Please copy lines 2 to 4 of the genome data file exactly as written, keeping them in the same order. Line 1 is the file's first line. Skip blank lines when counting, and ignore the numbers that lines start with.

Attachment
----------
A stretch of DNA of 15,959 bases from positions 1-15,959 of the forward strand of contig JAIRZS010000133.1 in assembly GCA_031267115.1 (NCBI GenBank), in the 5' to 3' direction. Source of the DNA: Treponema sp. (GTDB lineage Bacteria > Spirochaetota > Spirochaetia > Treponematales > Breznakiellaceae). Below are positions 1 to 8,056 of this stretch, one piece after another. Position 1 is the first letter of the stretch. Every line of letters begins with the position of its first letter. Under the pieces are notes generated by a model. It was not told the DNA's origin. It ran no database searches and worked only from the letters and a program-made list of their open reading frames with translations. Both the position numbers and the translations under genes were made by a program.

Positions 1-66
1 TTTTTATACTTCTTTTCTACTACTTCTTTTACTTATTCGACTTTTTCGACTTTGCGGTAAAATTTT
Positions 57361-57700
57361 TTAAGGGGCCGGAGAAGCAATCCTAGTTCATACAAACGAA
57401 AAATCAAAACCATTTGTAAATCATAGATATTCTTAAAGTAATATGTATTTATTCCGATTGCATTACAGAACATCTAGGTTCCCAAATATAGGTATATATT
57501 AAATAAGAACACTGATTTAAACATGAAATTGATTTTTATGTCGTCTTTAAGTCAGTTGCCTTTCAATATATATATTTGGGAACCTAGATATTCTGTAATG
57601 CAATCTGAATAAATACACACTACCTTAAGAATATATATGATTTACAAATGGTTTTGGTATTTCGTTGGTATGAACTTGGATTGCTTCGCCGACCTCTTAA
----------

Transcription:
Positions 1-66
1 TTTTTATACTTCTTTTCTACTACTTCTTTTACTTATTCGACTTTTTCGACTTTGCGGTAAAATTTT
Positions 57361-57700